This page has moved to a new address.

Milk and berry ping su

Ever Evolving Primate: Travel, photography, food, cooking, and just about anything else.: Milk and berry ping su

Monday, June 25, 2012

Milk and berry ping su

...this is the "after" picture...I lacked the foresight for a "before" picture...

It's summertime here in South Korea and the heat and humidity are starting to make the afternoons seem really, really long. What's a guy to do to keep cool? Well, as an alternative to freezing your underwear, laying under the air conditioner all day, or taking a cold shower you might seek out a cold and tasty treat. A specifically Korean treat is called pat ping su, or as we foreigners call it, ping su

Ping su is the bastard child of ice cream and shave ice, to put it bluntly. In most cases you have a bed of ice flakes, a layer of fruit, berries, nuts, or and corn flakes, topped with a nice scoop of ice cream and some red bean paste. I've never been a huge fan of ping su, the corn flakes and red bean paste were just a bit too much for me to handle, and I really wasn't a fan of the mix of ice flakes and milk.

It was pretty hot this weekend, though, and Carolyn really wanted to have a nice cold ping su. After a lunch of tang soo yook (think sweet and sour pork at your local mall's Chinese restaurant) we stopped at a cafe we've passed a thousand times but never entered, because we saw people on the patio with big bowls of ping su. The cafe itself was beautiful, with polished concrete floors, beautiful dark wooden furniture, and a surprisingly Western (as in American West) feel to it. The prices were a bit higher than most cafes we go to, but what the hell, right?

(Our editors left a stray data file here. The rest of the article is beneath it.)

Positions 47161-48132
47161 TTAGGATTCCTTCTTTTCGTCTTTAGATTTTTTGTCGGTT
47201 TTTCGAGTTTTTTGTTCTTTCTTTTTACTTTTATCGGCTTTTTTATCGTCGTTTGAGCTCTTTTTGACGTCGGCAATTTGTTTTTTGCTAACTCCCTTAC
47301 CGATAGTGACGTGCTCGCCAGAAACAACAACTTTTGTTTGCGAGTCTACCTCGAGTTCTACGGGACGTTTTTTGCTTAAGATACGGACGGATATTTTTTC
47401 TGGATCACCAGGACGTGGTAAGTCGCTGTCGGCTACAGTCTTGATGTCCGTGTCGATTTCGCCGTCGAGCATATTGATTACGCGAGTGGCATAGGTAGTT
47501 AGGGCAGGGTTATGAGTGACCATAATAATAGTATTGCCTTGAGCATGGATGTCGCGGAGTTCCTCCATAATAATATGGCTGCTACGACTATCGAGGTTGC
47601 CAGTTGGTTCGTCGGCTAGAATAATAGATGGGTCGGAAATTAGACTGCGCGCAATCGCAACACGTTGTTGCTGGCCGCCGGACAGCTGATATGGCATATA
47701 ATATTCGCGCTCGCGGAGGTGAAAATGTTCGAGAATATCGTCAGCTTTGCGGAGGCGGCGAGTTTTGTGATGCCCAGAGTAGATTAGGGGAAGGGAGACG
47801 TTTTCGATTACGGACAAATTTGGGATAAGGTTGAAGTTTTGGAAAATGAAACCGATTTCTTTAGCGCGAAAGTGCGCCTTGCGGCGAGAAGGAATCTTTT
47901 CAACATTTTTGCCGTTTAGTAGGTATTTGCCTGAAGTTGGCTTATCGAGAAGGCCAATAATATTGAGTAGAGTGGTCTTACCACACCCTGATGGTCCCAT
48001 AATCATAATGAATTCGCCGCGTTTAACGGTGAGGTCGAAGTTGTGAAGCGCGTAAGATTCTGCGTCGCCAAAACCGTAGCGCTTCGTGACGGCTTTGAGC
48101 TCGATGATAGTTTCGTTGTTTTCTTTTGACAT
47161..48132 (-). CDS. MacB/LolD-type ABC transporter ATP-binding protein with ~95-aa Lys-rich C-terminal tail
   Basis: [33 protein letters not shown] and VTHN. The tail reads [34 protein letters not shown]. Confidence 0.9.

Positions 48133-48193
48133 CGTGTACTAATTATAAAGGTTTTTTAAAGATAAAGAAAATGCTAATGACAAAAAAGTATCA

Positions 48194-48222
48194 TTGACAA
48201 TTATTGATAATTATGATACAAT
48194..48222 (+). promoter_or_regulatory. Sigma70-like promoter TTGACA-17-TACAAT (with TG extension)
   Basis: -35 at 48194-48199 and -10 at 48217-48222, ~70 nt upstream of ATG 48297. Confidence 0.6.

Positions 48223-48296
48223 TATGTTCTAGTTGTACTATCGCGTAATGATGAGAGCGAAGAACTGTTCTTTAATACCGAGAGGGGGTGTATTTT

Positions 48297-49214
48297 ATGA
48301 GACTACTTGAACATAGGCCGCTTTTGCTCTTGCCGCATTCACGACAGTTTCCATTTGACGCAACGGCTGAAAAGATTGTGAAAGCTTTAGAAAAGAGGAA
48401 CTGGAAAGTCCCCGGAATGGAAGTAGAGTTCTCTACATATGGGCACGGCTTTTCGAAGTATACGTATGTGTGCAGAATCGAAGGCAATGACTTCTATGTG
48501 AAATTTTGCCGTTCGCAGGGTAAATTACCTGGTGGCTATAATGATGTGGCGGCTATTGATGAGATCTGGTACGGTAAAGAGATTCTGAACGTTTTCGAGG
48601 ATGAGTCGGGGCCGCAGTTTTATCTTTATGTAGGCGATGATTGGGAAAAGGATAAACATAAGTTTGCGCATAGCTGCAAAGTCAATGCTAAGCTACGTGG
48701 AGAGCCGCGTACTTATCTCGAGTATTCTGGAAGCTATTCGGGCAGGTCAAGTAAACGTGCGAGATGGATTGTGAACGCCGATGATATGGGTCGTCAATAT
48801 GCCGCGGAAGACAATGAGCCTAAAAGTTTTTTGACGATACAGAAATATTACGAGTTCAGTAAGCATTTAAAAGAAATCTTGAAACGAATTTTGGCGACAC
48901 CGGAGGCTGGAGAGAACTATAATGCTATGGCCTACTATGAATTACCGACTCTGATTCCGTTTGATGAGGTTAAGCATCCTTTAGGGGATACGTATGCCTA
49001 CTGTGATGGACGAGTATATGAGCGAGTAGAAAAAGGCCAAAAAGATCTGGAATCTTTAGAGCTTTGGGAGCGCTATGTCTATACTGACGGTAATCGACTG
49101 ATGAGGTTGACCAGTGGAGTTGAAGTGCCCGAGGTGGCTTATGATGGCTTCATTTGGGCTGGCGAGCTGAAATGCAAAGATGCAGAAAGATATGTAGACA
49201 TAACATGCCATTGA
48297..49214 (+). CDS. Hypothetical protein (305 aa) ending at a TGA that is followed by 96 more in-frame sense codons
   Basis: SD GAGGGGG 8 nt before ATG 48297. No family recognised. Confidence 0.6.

Carolyn ordered the milk and berry ping su for us. I was not excited. When they delivered the giant bowl of ice cream and ice flakes though, I was really happy with what I saw. The ice flakes were made of milk! This gave the entire dish a makeover. The red bean paste was confined to the inside of delicious rice cakes and played very well with the berries and nuts, and the vanilla ice cream on top permeated the milk flakes with a strong vanilla bean flavor. I am now a convert.

The milk flakes reminded me so strongly of the coffee can ice cream we made in elementary school. I love that old kick-the-can ice cream, and this was a pretty close replication. The berries were fresh, and the nuts were toasted and had a satisfying crunch. Maybe I misjudged the Korean idea of what you should eat on a hot day! I now think that a milk ping su might be the cure for the summer afternoon heat, and I know where to go to get one.

What kind of things are served specifically to combat the summer heat where you live?

Labels: , , , , , , , ,


Post a Comment

Subscribe to Post Comments [Atom]

<< Home